The controversy started when the government decided to bring in Shafat Ali, a self-styled hunter. Ali has put down many man-eaters in India, but his swagger is a mixture of trophy hunting and apparently, eugenics. He claims tigers can be terrorists; that he is a good shooter because of his "blood", and boasts his grandfather "shot tigers like dogs".
A group of wildlife vets in Maharashtra have objected to Khan being allowed to tranquilise the tigress. Tranquilisation of animals is a difficult and precise process, animals can also die if it is wrongly done.
The government had spent almost Rs 60-70 lakhs on the search operations. Forest department had hired elephants, thermal drones, perfumes, sniffer dogs, paraglider, more than hundred trap cameras. More than 200 people including private & forest department shooters were involved in the search operations. Though every time, Avni somehow managed to elude to capture in camera. But on Friday, shooters sighted her in 149 Borati and killed her.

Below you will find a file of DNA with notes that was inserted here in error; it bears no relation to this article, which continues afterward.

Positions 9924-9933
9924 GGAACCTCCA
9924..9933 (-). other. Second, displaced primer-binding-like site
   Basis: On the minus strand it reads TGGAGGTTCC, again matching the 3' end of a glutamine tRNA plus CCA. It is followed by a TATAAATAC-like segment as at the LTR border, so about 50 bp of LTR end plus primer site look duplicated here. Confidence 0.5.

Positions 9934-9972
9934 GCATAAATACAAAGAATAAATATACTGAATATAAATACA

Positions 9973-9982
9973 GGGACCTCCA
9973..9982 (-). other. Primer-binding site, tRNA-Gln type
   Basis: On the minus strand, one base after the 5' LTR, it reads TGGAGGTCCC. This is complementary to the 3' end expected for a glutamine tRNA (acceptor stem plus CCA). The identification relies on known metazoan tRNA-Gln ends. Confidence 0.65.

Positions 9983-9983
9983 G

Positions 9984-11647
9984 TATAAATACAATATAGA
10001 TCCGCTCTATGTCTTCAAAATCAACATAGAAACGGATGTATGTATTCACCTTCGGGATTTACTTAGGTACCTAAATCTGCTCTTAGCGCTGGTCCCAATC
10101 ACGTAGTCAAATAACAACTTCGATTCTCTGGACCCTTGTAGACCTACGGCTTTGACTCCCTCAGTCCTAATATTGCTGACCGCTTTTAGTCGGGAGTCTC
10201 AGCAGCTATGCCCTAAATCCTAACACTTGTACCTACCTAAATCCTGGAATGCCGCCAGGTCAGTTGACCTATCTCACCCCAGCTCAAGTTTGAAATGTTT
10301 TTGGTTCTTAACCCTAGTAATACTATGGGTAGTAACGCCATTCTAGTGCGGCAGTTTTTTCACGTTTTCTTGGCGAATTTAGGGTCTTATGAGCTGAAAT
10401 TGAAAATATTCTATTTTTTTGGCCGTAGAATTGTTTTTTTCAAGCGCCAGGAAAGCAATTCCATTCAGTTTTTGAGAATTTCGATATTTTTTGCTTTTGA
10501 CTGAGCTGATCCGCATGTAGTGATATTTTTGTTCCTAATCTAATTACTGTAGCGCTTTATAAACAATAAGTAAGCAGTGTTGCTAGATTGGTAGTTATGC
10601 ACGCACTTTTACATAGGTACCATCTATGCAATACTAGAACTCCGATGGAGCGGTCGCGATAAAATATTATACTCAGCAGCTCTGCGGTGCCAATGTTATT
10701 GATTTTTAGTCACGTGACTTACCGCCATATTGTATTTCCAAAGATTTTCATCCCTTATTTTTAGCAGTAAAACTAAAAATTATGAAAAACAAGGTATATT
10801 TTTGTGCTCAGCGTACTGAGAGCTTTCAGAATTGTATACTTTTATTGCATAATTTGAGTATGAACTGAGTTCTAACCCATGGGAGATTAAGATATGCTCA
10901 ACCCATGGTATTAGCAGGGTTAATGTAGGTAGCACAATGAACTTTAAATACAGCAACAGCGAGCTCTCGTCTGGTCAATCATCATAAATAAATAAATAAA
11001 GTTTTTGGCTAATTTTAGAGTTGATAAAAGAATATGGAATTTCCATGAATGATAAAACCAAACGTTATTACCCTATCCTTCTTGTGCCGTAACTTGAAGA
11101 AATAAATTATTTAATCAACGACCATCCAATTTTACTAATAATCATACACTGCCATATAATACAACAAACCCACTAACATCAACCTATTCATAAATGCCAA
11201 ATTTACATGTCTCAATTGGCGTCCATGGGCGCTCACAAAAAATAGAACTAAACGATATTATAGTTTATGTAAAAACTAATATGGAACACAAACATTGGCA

The news of Avni's death created a huge storm on social media.
India's first tiger translocation hits roadblock
India's first interstate translocation exercise for tigers hit a roadblock with Odisha government decided to shift Royal Bengal tigress 'Sundari', who had allegedly killed two persons, from Satkosia Wildlife Sanctuary to an enclosure at any place including in Nandankanan Zoological Park.
The relocation approved by the National Tiger Conservation Authority (NTCA) kicked off earlier this year with two big cats: a male (T1) from Kanha Tiger Reserve, followed by a female (T2) from Bandhavgarh in Madhya Pradesh. Both tigers were brought to the 963 square km Satkosia Tiger Reserve in June, to shore up the existing tiger population of two in the reserve and thereby in the state.The number of big cats in the state ranges from 28 to 40.
A major reason behind this whole operation is the space crunch. With the steady increase in tiger population in many reserves, there is a need to expand the tiger habitat or to relocate them in a better and safe place.
Gruesome death of Elephants
India's escalating man-animal conflict is leaving its elephants with no safe home.
A recent heart-wrenching incident inside Karnataka's Nagarhole National Park in southern India captures the gravity of the situation. On Dec. 15, a 42-year-old elephant suffocated to death after getting stuck in a seven feet high iron fence. Ironically, the fence was set up by forest authorities to protect the creatures by preventing them from straying into human settlements.